One would expect with a kidnapping plot for the reveal of who did the kidnapping not to come so quickly, but Gaiman’s playing a longer game here, and Daniel’s abduction isn’t really the main point of the story. Yes, it serves as a catalyst for Hippolyta Hall to act, but this isn’t a story in the vein of Taken where the retired badass goes a quest to save their child and is ultimately successful. This issue ends with Lyta being shown a photograph of a badly burned toddler’s body, whom the detectives from last issue, Pinkerton and Fellowes, say has been identified as Daniel. We do see Daniel being placed on a fire by the actual kidnappers Loki and Puck at the beginning of this issue, but there’s strong indication that some kind of magic is at play (Daniel looks distressed to be put in the fire, but he doesn’t appear to be in pain; he’s holding a phoenix feather; Loki and Puck, while certainly murderous, are primarily tricksters). All that matters for the moment is that when this issue finishes Lyta believes Daniel has been murdered, and the only suspect that comes to her mind is Dream, who has honestly never done anything to assuage Lyta’s fears about him.
We’ll come back to Lyta (we’ll come back to Lyta a lot, in fact); besides her further descent into disconnected madness, this issue also spends some time with everyone’s favorite guy who just won’t die, Hob Gadling. In the present, Hob is grieving over the recent death of his latest lover, Audrey (the observation about Hob’s serial monogamy might be uncouth if you overlook the fact that he’s been alive over six hundred years, and he tends to only move on after his previous lover has died). In the grand scheme of the plot of The Kindly Ones, Hob’s appearance here is minor. He’s bereaved, and Dream just happens to stop by to visit him, and nothing of any great significance to Lyta’s story even comes up here. If you subdivide the space devoted to each thread in the issue, Lyta gets a full half the book (if you include the scene where we see Loki and Puck preparing to burn Daniel alive) while Hob’s appearance only takes up a third (and this is Hob’s only appearance in this story arc, compared with Lyta appearing in almost every issue of The Kindly Ones). The significance of this scene is the way it directly echoes the last time we saw Hob in the present; Dream was preparing to confront Lucifer in Hell about releasing Nada from her imprisonment, and he didn’t expect to return. That time, Dream shared a drink with Hob despite the fact that he was about ninety-nine years early for their regular appointment because he wanted to spend some time with someone that he considered a friend. There’s nothing so momentous on the horizon for Dream here (we as the reader know that Lyta’s building momentum towards some kind of revenge plot, but that’s a very different thing from Dream knowing that he’s about to do something potentially suicidal), but that doesn’t stop Hob from getting a bad feeling about his friend. As Dream rushes to leave, Hob warns him that he has the smell of death about him, and he should be careful.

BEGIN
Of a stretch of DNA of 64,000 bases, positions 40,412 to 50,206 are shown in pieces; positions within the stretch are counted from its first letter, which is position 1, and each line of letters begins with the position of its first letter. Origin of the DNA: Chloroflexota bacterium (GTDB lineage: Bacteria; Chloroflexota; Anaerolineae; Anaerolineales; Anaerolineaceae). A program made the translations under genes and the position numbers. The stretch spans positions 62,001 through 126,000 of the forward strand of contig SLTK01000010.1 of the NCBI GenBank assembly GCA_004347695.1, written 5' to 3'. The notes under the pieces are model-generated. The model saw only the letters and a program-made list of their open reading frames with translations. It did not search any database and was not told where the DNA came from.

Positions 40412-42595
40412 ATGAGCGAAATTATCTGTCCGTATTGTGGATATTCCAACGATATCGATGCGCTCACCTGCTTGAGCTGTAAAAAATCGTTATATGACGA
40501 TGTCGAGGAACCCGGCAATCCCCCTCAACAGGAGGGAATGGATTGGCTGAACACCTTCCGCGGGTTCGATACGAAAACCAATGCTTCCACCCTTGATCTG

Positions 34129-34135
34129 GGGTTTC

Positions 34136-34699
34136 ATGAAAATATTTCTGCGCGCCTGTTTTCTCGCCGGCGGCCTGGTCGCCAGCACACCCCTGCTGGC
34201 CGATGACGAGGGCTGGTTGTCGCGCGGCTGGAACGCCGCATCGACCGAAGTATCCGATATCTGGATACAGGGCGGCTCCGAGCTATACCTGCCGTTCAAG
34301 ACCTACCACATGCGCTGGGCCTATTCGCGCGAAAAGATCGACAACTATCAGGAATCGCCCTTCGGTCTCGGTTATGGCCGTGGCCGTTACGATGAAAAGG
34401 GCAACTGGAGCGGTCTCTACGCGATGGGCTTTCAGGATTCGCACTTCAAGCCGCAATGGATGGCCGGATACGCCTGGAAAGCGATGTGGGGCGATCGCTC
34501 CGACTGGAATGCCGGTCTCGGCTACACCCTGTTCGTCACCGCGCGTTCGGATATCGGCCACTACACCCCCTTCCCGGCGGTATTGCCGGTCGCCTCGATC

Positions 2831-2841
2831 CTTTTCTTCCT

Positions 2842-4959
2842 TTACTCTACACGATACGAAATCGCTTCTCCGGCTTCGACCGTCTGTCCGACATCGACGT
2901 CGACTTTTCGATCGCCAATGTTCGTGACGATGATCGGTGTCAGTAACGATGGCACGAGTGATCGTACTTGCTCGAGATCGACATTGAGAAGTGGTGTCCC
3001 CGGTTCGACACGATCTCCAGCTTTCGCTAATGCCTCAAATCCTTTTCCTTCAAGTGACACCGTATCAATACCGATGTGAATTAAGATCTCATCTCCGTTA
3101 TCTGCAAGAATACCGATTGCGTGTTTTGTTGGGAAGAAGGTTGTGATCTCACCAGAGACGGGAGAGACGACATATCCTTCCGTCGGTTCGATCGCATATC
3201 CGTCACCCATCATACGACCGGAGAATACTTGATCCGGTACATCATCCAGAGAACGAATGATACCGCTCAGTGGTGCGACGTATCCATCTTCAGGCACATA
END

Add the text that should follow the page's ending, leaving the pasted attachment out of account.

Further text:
I think this is the first place in The Kindly Ones where we get the sense that Dream knows his death is impending. You have small hints of it in issue 57 when Dream’s remaking the Corinthian and talking about the distance between conception and execution (I think the subtext there is about Dream’s relationship with Orpheus in specific and his entire history of relationships in general), but this scene with Hob is a callback to the last time Dream thought he was going to die. I think there’s a case to be made that Dream’s actually engineering his own death, but it’s long and complicated, and best left to be explored after we’re done with The Kindly Ones. For now, let’s just call this the requisite foreshadowing, and move along.
Coming back to Lyta now, her section of the issue is interesting for its stylistic construction. Aside from the introductory page, which offers a close up on Lyta’s forehead while she shuffles through a few environments, the entire section is drawn from her perspective. Lyta’s mental breakdown is progressing in a similar vein to how it appeared in the last issue, but here we get to look directly inside her mind, and we see just how disconnected Lyta even feels from herself. She feels more like an impartial observer than an active agent in her own story at this point, and it’s going to come back in a big way much later (this first person perspective also offers the first opportunity to see how Lyta’s gradual slide into delirium affects her perception of things and people around her; one particularly striking panel shows how she see Carla when they have an argument, which looks to me so much like a Bill Sienkewicz creature).
Between all of Hob’s grief and Lyta’s descent into madness, we get a brief interlude where four of the Endless siblings, Destiny, Desire, Despair, and Delirium, begin to do some things, and it all seems very odd and kind of pointless at the moment, but it also seems very portentous. Big things are happening.